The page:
People who living in greener neighborhoods -- those with more trees, parks and nature areas -- are less likely to develop heart disease, according to new research. Photo by Kay Ingulli
Aug. 30 (UPI) -- Living in a neighborhood with trees and plenty of green space has a positive effect on heart health, according to a new study.
The research, which showed heart disease and stroke were less common in neighborhoods with higher levels of vegetation, was presented this month at the 2021 meeting of the European Society of Cardiology.
"Higher levels of greenness were associated with lower rates of heart conditions and stroke over time, both when an area maintained high greenness and when greenness increased," lead study author Dr. William Aitken said in a press release.
"It was remarkable that these relationships appeared in just five years, a relatively short amount of time for a positive environmental impact," said Aitken, a cardiology fellow at the University of Miami's Miller School of Medicine.
For the study, scientists analyzed the health records of some 243,000 Medicare beneficiaries, aged 65 and older, living in Miami, Florida. Researchers only studied residents who remained in the same neighborhood between 2011 and 2016.
Satellite images allowed researchers to quantify the levels of vegetation in different neighborhoods across the city. Because chlorophyll from plants absorbs visible light and reflects near-infrared light, researchers were able to use spectral data to gauge the greenness of different city blocks.
Scientists classified blocks has having low, medium or high levels of greenness, and analyzed the rates of new cardiovascular disease on different blocks. Residents of the greenest blocks were 16% less likely to develop heart disease than those living on the least green blocks.
Dozens of studies have shown the human health benefits of greenery.
People living amongst more trees and closer to green spaces enjoy a variety of health benefits, including lower rates of anxiety and depression.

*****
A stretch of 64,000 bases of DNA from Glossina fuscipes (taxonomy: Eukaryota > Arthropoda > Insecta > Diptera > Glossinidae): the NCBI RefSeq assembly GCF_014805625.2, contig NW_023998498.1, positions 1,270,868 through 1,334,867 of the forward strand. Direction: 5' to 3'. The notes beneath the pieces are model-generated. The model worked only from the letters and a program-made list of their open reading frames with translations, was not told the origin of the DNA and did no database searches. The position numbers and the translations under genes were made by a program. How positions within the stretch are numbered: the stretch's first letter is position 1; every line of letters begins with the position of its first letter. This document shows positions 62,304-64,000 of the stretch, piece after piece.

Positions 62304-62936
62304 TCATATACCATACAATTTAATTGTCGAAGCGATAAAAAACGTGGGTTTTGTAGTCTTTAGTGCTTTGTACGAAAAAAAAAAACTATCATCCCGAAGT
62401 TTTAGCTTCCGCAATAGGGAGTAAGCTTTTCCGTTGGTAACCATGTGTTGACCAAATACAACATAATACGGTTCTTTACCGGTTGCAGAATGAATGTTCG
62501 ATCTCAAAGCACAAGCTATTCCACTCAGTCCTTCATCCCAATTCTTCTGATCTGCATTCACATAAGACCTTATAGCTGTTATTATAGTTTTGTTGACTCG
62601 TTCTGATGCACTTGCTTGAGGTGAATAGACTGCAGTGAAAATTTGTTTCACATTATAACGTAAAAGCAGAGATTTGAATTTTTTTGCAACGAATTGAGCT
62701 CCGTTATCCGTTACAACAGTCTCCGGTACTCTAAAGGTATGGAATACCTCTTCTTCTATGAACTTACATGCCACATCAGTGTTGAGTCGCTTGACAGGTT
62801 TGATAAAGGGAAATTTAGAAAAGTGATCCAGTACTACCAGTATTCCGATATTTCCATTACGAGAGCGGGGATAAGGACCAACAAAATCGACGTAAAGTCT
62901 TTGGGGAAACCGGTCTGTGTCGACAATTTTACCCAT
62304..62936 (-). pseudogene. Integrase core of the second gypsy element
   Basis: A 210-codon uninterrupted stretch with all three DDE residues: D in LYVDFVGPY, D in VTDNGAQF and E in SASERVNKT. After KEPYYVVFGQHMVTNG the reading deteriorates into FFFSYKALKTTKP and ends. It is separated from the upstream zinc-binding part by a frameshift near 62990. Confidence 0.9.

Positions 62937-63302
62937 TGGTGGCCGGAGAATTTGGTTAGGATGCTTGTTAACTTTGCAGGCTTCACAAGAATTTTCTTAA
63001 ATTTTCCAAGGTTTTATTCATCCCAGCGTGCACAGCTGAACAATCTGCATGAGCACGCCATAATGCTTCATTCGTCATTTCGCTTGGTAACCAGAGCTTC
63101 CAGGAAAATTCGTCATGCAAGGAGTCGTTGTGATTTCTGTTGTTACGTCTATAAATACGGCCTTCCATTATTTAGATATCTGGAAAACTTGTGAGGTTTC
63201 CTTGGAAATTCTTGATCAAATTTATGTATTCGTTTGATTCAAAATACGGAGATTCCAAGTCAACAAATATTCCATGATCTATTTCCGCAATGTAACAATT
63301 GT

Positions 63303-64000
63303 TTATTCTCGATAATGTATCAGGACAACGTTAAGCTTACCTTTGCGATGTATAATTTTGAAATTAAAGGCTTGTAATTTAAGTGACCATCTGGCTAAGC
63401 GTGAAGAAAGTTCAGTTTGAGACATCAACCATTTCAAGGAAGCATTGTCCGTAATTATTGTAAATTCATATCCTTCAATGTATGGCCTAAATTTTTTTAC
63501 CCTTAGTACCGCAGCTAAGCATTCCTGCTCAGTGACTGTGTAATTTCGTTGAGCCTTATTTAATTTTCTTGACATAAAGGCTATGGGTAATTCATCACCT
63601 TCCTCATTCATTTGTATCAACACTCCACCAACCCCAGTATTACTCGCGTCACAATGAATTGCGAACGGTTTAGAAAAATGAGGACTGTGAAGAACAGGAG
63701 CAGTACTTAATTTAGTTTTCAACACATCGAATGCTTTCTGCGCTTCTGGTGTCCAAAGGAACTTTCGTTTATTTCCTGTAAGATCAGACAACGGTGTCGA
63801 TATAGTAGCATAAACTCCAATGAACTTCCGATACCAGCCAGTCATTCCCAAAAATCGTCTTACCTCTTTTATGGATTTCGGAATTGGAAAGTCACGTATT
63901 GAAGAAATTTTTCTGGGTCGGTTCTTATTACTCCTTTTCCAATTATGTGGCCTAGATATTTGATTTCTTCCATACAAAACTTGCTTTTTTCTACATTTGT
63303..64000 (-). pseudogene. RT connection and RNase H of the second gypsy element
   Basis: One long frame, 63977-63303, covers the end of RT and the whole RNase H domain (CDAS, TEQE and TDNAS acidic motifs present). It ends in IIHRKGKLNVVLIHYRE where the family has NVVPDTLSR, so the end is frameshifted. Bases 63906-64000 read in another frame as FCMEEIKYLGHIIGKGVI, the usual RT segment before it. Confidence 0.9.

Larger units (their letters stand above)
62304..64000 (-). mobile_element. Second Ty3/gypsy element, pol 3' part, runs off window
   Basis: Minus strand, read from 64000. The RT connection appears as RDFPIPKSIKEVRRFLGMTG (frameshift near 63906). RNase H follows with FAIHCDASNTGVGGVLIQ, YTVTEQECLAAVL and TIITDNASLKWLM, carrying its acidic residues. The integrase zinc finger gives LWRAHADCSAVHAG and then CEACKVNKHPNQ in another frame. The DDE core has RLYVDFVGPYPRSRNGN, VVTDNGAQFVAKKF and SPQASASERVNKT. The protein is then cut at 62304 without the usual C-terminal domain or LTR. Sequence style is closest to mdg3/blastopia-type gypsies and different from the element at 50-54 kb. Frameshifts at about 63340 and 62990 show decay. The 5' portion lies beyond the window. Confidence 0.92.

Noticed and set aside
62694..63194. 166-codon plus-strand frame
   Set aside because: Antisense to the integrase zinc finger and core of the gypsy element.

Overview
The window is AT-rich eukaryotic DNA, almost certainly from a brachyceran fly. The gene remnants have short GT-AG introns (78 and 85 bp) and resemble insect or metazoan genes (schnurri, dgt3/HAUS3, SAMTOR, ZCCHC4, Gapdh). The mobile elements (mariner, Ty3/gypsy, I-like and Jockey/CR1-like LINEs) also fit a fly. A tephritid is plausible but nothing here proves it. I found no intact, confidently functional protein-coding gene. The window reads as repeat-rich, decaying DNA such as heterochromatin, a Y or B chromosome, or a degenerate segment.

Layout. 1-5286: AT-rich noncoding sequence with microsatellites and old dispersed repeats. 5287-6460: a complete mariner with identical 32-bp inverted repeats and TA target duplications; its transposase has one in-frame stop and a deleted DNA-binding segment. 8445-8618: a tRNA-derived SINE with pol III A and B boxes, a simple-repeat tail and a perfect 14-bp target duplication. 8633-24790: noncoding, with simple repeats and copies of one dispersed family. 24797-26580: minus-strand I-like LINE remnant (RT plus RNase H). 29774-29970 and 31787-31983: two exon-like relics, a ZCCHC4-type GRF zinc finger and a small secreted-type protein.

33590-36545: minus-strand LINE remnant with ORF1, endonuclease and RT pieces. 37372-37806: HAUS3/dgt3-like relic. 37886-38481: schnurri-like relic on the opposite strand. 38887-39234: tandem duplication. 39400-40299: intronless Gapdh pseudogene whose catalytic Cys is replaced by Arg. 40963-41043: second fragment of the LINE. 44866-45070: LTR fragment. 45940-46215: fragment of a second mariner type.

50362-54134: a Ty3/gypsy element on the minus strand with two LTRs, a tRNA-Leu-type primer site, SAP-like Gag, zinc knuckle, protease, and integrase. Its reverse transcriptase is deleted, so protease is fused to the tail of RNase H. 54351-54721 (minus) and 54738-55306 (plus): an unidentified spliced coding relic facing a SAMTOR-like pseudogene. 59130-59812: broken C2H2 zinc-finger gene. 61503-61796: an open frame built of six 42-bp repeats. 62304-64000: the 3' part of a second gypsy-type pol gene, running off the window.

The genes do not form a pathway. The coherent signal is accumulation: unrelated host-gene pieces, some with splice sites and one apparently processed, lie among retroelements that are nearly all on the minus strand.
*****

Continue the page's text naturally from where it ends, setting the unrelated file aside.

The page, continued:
Unfortunately, those benefits aren't equally shared, with wealthier, whiter neighborhoods more likely to feature high levels of vegetation, previous research has shown.
Thankfully, cities can work to increase access to green space and vegetation. The latest study is one of the first to document the benefits of greening programs.
Because Miami-Dade County Parks carried out tree planting projects between 2011 and 2016, some residents began the study living on a block with low levels of vegetation, but were residing on a block with high levels of vegetation by the end of the study.
Researchers found these residents were 15% less likely to develop cardiovascular problems than resident who remained on the least green blocks for the entirety of the study.
"We suspect that multiple factors may account for these observations," Aitken said.
Among these factors is that people living in greener areas are more likely to participate in outdoor exercise, in addition to feeling overall less stressed because they are regularly surrounded by more nature.
On top of this, Aitken said vegetation may provide some level of protection from both air and noise pollution, though further research is needed on these effects.
"Tree planting and greening of neighborhoods is associated with multiple benefits and offers a relatively low-cost investment to enhance health and well-being in many circumstances," Aitken said.
"For the cost of one emergency room visit for a heart attack, trees could be planted in a neighborhood with 100 residents and potentially prevent ten heart diseases in this group," he said